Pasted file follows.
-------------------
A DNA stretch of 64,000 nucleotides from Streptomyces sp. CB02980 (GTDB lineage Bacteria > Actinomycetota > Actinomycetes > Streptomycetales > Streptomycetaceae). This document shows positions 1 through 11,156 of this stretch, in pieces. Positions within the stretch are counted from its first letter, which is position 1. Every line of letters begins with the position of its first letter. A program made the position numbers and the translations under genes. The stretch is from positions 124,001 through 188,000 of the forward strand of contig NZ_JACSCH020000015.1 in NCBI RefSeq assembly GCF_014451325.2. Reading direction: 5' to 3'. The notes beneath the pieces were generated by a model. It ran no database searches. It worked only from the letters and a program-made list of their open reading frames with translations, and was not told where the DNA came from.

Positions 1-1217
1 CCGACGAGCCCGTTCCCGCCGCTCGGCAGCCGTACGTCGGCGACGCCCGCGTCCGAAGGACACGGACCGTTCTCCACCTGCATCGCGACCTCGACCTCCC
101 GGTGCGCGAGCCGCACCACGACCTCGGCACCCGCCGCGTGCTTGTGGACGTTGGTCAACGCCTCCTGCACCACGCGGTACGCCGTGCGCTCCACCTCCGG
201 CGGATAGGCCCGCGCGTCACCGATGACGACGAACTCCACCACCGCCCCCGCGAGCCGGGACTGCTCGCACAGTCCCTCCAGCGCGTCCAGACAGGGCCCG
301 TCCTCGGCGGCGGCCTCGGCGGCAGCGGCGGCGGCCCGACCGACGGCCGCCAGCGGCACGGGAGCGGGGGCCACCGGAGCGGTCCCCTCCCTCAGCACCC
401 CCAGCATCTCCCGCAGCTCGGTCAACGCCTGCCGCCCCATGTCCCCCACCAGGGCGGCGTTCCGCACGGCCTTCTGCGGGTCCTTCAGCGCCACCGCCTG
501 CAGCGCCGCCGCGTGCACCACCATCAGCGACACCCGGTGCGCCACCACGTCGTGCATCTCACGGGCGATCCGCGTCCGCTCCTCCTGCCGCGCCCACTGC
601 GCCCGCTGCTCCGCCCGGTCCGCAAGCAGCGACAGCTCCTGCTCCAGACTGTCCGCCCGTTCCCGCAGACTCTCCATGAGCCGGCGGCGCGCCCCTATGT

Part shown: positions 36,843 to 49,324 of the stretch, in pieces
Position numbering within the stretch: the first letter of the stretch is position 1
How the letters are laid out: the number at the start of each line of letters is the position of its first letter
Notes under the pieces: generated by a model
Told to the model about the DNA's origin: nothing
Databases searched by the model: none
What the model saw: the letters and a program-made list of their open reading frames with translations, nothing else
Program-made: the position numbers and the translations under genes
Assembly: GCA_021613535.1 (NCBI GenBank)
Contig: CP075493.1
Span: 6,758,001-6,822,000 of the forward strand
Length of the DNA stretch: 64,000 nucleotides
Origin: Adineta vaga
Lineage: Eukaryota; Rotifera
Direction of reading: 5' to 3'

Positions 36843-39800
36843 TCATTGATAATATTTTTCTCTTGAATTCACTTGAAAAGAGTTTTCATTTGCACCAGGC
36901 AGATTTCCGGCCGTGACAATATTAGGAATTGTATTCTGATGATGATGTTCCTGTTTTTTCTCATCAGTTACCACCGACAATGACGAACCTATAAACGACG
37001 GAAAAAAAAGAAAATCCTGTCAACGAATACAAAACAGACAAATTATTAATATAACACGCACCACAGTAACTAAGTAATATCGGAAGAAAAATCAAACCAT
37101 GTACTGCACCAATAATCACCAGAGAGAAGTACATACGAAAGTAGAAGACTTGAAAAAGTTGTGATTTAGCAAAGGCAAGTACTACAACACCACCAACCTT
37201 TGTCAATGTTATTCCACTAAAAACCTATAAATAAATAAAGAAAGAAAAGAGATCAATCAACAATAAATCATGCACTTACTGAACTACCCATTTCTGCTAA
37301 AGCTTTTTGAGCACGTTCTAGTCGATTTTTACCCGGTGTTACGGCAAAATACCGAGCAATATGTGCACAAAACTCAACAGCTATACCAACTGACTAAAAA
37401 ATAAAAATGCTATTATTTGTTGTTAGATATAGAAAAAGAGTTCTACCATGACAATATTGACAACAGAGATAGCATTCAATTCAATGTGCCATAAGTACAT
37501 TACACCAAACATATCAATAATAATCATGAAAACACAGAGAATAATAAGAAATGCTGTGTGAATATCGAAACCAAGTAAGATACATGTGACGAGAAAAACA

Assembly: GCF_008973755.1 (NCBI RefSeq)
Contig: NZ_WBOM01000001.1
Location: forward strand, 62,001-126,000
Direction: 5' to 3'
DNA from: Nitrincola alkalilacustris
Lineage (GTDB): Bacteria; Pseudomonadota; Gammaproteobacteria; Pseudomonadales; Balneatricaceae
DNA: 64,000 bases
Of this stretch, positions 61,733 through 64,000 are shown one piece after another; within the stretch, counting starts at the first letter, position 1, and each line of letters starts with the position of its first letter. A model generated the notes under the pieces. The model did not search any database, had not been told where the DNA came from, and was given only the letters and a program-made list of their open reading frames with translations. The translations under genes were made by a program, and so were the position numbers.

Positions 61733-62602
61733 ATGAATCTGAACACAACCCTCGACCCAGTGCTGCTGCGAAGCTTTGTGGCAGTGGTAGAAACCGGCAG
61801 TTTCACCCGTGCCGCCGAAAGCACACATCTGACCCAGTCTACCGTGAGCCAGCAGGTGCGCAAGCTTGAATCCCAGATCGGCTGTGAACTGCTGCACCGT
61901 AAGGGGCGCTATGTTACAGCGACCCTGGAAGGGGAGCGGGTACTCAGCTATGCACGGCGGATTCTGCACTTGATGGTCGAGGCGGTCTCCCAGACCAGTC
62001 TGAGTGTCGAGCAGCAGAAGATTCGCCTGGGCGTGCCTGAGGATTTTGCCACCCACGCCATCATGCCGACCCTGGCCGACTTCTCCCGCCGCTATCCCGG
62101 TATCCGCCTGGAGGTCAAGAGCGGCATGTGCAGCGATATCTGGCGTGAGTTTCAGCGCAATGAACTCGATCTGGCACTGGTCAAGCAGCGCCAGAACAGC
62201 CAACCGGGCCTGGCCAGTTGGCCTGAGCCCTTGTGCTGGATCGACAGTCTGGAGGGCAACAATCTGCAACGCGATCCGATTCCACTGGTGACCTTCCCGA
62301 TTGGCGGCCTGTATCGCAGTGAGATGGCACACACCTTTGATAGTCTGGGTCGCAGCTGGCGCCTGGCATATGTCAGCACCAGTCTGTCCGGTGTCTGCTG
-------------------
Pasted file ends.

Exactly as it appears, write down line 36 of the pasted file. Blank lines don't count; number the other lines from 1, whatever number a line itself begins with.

Location: forward strand, 62,001-126,000